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Government appoints climate and industry ministers

The ministerial team for the government’s new Department of Business, Energy and Industrial Strategy has been announced, with ministers expected to better integrate business and energy policy.

The ministerial team for the government’s new Department of Business, Energy and Industrial Strategy (BEIS) has been announced, with ministers expected to better integrate business and energy policy.

The new department was formed by the merger of the Department of Energy and Climate Change (DECC) and the Department for Business, Innovation and Skills (BIS) as part of Prime Minister Theresa May’s cabinet reshuffle.

Responsibilities of the new department include developing and delivering a comprehensive industrial strategy and leading the government’s relationship with businesses; ensuring that the country has secure energy supplies that are reliable, affordable and clean; ensuring the UK remains at the leading edge of science, research and innovation; and tackling climate change.

Initial concerns

There were concerns that the abolition of DECC could mean less government action on climate change, but the final ministerial line-up suggests that it could be a more positive move for green business than initially thought.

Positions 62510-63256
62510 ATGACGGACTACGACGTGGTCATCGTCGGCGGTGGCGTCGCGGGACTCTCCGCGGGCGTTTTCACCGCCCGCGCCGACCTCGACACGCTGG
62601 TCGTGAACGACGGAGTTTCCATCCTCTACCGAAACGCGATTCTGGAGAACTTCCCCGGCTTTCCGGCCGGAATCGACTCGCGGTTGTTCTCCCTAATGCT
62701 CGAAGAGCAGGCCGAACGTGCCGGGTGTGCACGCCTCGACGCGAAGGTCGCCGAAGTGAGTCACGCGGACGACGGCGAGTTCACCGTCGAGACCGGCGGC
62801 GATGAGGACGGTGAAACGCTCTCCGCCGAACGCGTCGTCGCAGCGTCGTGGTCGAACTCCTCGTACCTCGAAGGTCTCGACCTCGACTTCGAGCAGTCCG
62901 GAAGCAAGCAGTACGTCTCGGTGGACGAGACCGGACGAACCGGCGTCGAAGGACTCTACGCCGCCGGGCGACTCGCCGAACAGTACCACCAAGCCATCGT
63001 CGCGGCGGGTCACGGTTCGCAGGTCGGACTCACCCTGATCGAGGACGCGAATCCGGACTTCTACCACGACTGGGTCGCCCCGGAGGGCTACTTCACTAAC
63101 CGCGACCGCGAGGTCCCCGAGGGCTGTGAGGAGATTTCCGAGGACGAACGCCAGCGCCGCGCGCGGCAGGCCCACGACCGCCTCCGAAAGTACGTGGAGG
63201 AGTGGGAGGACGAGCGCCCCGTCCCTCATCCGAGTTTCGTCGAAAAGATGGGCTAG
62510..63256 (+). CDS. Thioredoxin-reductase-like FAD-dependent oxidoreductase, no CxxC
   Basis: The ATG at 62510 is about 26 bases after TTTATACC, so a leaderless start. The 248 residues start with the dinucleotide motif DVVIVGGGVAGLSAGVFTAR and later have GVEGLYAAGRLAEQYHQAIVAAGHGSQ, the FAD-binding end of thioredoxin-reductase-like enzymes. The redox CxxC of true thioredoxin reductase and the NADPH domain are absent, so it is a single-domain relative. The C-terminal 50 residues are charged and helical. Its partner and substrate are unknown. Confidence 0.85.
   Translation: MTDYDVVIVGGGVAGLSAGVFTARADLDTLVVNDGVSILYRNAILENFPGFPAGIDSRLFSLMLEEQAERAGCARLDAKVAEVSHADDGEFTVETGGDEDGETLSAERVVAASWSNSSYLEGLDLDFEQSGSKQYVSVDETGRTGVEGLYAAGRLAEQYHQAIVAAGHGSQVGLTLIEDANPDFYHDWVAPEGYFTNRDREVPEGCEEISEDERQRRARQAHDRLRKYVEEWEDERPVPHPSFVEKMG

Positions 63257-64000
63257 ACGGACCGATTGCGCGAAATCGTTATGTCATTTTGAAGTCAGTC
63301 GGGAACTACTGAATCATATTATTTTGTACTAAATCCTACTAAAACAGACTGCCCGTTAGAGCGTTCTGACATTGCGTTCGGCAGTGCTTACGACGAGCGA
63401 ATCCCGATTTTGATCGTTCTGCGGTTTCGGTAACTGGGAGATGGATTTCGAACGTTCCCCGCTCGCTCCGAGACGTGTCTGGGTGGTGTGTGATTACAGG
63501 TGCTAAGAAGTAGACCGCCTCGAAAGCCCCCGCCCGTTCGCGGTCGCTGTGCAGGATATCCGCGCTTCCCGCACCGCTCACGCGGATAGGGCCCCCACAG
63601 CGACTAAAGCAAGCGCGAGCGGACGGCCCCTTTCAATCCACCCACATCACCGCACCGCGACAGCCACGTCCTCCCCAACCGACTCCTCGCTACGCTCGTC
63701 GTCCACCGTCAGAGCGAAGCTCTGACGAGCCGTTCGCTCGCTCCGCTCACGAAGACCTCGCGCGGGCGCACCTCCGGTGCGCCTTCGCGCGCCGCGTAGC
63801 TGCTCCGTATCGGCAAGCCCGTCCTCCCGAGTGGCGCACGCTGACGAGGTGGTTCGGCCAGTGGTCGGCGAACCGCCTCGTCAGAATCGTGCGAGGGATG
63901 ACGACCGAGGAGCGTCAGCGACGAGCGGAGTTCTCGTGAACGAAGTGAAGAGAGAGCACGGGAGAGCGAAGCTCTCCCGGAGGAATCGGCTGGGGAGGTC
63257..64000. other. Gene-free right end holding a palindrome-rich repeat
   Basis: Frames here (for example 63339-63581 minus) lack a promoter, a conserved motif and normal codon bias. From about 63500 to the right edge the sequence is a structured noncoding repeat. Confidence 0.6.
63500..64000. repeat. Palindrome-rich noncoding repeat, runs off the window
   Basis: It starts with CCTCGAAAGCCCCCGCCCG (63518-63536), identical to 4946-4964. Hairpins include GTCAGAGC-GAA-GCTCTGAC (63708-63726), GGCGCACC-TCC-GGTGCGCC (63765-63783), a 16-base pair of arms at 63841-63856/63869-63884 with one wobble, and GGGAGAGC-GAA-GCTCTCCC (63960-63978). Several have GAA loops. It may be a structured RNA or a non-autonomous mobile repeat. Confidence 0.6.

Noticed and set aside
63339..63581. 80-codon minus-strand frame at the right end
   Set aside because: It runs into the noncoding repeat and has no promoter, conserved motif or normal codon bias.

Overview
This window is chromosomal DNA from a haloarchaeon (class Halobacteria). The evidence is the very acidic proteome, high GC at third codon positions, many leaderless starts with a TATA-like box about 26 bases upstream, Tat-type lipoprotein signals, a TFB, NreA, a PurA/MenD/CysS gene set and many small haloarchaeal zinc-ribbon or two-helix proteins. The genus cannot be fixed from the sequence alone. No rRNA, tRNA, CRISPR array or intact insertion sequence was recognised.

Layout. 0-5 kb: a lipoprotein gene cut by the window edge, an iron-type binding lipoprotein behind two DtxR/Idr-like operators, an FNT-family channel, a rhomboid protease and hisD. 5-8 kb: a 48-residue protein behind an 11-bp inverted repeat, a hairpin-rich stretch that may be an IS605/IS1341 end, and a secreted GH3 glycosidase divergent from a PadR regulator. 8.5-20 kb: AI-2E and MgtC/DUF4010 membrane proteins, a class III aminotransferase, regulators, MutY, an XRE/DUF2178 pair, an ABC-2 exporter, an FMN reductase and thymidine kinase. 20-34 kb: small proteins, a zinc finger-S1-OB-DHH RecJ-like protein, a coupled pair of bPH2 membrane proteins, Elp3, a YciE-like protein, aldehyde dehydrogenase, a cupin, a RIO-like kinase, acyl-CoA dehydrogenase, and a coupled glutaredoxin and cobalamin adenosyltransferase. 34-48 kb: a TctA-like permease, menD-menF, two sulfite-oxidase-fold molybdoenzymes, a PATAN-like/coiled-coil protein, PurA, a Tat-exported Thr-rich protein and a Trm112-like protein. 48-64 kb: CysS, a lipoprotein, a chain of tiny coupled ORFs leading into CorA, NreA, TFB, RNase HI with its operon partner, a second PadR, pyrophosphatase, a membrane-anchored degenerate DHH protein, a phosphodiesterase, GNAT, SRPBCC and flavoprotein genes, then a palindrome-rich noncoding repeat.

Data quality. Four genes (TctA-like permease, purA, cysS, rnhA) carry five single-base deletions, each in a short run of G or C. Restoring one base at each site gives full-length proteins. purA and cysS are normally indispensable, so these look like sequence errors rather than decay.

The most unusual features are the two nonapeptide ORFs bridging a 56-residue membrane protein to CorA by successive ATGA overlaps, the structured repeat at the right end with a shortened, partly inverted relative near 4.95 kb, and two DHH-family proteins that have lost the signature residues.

Greg Clark, former shadow secretary of state for energy and climate change between 2008 and 2010, had already been named secretary of state for the new department and is a known advocate of the low carbon economy. 

More recent ministerial appointments offer further cause for optimism. 

New ministers

Newly appointed minister of state for climate change and industry, Nick Hurd, will be responsible for climate change, the green economy and the advanced manufacturing, materials and automotive sectors. 

Hurd is also a known advocate of action on climate change, being a supporter of the Conservative Environment Network think tank and having served on the government’s Environment Audit Select Committee in the past.

In a statement on Twitter, Hurd said it was “time for climate change and industrial policy to be brought together more closely”.

Meanwhile, new minister of state for energy and intellectual property, Baroness Lucy Neville-Rolfe, was previously a senior executive at Tesco and led much of the company’s efforts to improve environmental performance.

The team is completed by minister for industry and energy, Jesse Norman; minister for universities, science, research and innovation, Jo Johnson; and minister for small business, consumer and corporate responsibility, Margot James.

High on the new department’s agenda will be to integrate industrial strategy into a national Carbon Plan, which is expected in autumn 2016, and deliver the ongoing overhaul of energy efficiency policy.